Parenting dating contracts

The parenting contract is used where a parent is reluctant to engage in a voluntary contact agreement or would benefit from a more formal arrangement.

A parenting contract may also be used where a young person has been referred to the YOS having been identified as someone who is likely to engage in criminal conduct or anti-social behaviour, for example via the Anti-Social Behaviour Injunctions Panel.

The aim is to work in partnership to improve the behaviour of the child or young person.

In negotiating a contract the specific requirements included under Section 25(3)(a) of the Anti Social Behaviour Act 2003 should specifically address criminal conduct or anti-social behaviour.

The responsible officer will contact the parents within one working day of any apparent breach of the contract to seek an explanation.

If it is reasonable and overall the contract is still proving useful then the breach and reasons should all be recorded and the contract would continue as normal.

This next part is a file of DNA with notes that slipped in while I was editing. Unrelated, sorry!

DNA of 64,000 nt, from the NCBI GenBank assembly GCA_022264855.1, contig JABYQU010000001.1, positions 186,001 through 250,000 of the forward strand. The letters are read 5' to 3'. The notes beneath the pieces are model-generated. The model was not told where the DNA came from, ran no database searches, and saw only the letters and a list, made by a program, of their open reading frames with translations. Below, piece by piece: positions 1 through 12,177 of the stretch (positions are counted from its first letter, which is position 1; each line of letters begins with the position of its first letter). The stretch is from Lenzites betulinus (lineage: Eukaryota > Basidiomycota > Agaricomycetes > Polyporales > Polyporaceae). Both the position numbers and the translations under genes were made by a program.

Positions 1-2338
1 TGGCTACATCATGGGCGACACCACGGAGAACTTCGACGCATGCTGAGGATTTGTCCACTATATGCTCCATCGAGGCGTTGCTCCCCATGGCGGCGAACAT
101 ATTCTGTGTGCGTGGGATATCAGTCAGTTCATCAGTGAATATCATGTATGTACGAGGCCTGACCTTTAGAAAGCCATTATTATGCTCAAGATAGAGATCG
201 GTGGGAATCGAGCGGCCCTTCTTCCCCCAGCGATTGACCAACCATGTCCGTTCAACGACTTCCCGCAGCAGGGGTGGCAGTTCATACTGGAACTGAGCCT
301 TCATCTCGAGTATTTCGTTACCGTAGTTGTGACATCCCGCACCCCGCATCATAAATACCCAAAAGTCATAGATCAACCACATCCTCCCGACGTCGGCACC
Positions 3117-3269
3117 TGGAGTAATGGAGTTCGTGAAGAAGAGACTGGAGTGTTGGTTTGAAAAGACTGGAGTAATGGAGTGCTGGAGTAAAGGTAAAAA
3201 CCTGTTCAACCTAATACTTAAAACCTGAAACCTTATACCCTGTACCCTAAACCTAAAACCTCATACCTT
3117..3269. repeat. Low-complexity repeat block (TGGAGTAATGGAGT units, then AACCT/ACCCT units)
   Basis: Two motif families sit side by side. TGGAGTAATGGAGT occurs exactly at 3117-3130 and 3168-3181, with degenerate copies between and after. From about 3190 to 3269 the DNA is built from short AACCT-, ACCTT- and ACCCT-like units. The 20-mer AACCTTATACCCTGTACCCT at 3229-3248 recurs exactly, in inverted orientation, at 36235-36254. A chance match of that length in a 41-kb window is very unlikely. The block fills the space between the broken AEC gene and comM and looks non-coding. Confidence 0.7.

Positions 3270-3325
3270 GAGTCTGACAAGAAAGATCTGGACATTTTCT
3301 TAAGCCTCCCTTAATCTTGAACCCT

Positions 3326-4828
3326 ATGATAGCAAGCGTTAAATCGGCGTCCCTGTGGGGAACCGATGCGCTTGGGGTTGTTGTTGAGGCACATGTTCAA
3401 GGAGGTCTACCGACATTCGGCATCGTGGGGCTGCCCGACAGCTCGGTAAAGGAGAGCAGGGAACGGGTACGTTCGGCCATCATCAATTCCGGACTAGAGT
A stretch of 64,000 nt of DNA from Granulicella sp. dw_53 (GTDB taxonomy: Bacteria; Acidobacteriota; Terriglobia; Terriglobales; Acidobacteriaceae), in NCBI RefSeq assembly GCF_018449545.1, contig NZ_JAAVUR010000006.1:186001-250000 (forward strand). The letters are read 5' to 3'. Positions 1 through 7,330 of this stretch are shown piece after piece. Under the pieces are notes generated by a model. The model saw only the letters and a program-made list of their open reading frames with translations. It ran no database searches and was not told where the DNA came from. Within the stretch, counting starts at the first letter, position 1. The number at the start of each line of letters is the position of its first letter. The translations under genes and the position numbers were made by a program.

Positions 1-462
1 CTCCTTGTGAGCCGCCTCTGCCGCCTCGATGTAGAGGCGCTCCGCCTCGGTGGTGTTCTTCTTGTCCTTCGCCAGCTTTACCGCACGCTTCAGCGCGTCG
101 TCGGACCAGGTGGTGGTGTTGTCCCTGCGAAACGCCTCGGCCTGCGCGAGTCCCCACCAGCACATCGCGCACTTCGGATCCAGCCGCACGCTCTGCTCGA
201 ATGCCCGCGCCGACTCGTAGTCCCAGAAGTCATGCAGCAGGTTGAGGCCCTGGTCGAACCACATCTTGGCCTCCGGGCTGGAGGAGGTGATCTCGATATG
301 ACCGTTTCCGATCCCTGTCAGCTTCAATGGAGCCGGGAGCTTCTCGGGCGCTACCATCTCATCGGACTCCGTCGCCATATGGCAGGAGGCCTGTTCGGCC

There is a presumption that a Parenting Order will be made where a young person under the age of 16 is convicted of an offence or an Anti-Social Behaviour Injunction and the above conditions apply.

If not making the order the court must state why in open court.The legislation does not specify a standard of proof for this, but courts might in practice insist on a criminal standard of proof.The second condition is a judgement so does not involve a specific standard of proof.In light of this meeting the responsible officer should decide whether the breach is undermining the contract to the extent that they need to apply for a Parenting Order or whether to persevere with the contract.The responsible officer must record the decision and reasons.Where a Parenting Contract is being considered the parenting officer will consult with other agencies working with the child or young person or carers to ensure that the proposed work complements, rather than conflicts with, any existing interventions.

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